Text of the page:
Many wondered if this game would ever see the light of day. Originally announced around the same time as Splinter Cell: Conviction, it's been a while since the ghostly military figures have made an appearance. And in many ways this had us worried about the game. Generally long developments mean development issues - and not good ones. However, it appears that delaying the game and starting again or at least changing a lot of the gameplay has been for the better. Ghost Recon Future Soldier is a little different to what we have seen in previous Ghost Recon games and in some ways represents a hybrid of traditional Ghost Recon games along with Splinter Cell style gameplay.
As you would expect with a name displaying Tom Clancy's favourite name, political problems is the name of the game here. The Russian president has been overthrown in a coup and a rogue military installed, something the United States is not happy with. This new president is taking power by force rather than democracy and it is up to you as the Ghosts to help the resistance on the ground and re-take Russia for its rightful president. If it sounds familiar it's because it could have very easily been ripped from headlines of the last 12 months in certain regions of the world.
Once you get into the actual gameplay, it becomes a bit more familiar with the mantra if the ghosts have seen you, you are already dead continuing throughout. One of the more interesting gameplay changes this time around is something that has been inherited from Splinter Cell: Conviction. As you progress through each level, you generally have three counterparts with you. Instead of directly taking command, you offer targets to them. So, as you move through the level, you can tag enemies and then in co-ordination take them out.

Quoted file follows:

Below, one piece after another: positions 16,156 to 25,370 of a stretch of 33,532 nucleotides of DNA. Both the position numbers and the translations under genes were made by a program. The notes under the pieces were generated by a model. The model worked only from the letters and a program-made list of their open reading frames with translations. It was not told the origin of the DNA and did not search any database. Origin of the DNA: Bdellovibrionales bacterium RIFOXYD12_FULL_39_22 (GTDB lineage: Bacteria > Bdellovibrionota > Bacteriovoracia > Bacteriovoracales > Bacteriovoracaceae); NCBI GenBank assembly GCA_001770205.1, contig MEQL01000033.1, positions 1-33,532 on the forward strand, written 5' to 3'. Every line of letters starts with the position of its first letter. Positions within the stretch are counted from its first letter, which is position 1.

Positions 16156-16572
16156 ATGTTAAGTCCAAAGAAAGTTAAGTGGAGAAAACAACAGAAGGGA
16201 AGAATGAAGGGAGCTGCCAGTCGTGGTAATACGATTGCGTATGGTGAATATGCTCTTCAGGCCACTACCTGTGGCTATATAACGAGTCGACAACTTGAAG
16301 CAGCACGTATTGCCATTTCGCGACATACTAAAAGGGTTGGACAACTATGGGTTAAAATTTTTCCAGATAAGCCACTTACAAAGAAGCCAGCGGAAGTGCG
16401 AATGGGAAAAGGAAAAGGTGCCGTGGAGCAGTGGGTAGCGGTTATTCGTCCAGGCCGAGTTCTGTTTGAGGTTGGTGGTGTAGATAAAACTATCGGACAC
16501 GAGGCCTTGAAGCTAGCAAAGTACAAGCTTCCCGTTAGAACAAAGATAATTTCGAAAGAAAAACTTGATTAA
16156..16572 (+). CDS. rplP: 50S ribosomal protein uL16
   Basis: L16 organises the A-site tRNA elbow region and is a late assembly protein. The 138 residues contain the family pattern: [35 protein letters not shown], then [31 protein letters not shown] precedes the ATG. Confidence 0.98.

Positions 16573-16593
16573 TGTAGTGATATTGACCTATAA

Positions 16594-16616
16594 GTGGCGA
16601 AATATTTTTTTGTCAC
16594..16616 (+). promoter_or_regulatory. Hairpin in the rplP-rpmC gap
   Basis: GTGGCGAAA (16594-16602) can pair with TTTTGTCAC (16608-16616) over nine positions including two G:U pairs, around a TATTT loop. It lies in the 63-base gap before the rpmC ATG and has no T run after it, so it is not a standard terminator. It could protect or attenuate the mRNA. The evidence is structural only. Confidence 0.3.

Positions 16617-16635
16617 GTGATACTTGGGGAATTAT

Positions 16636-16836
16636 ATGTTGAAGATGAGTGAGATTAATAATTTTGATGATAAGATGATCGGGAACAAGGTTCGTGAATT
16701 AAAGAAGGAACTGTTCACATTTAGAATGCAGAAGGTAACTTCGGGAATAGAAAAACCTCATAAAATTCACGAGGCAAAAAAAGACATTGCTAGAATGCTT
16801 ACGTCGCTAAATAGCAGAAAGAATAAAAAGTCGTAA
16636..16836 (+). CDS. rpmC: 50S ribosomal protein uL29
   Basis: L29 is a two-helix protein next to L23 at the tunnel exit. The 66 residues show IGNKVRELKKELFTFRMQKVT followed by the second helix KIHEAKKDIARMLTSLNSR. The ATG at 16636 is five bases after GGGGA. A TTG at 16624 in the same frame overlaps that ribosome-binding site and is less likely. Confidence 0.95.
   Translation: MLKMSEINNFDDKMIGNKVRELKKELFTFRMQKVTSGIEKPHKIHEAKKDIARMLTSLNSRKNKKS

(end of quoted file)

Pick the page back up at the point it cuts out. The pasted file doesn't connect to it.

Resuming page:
This is one of the most important aspects of the game as Ghost Recon Future Soldier is not easy. If you are caught unawares you may as well hit restart because gunfights generally go poorly for the player. One of the hardest tasks is to ensure you have taken out all the enemies in one co-ordinated shot, or at least ensure you do not alert any nearby. This tactical side to the game gives the game a bit of a fresh look. Another thing that's carried through from Splinter Cell is objectives appear directly in the world.
The other side to the game, the Future Soldier area is the weaponry. As you progress through the game more and more advanced weaponry is offered to your team. Many of these are a lot like the perks you see in a typical Call of Duty game such as drones to mark targets or remote control cars to get through tight spaces. There are also times where you are trying to protect a walking piece of machinery. One thing we really like about Future Soldier is that in general the technology present throughout seems realistic and something that could actually exist in war today. That is aside from the cloaking camouflage, but we won't go there.
The missions themselves are varied and interesting. Sometimes you will be taking out a specific enemy, other times disabling missiles, but by the time you have been through the games fourteen missions, you will have conduct missions in the day and night, and in various environments. It's not the kind of game you can play for hours and hours on end because the somewhat repetitive nature of the gameplay can get stale in lengthy sessions.
One thing the game is very good at is making you think the mission is over, only for things to go completely haywire and the ghosts challenged to even survive let alone complete the mission. However, this is not overused and is not easy to predict. The game becomes more difficult once spotted because enemies appear out of nowhere in their droves. So, you are punished significantly for being found. To aid with this during the start of each mission you can use the gunsmith to build unique weaponry. Customising the guns is one of the more interesting aspects of mission preparation.
Visually the game is very impressive. The game does not skip a beat even with large explosions and the frame rate is rock solid on the PS3 as tested. The environments are large and varied allowing you to tackle each situation thrown at you in various different ways. It is generally possible to finish off most areas without even being seen. The mission variety also helps with this with snow, desert and jungle the order of the day. The ghosts themselves are highly detailed and the weapons display the changes you make in the gunsmith mode. Sound effects are typical explosions and gun fire with the voice acting doing the job, but not overly impressive.
Ghost Recon: Future Soldier may have taken a very long time to arrive and been thrown back at the whiteboard a few times to get it right, however, it's been worth it. Ubisoft didn't want to ruin its franchise with a bad game and it's to their credit that they took the time to do it right. There are a few issues with Ghost Recon, and it's not exactly the traditional GR game, but overall it strikes the balance between action and stealth well and is worth a look.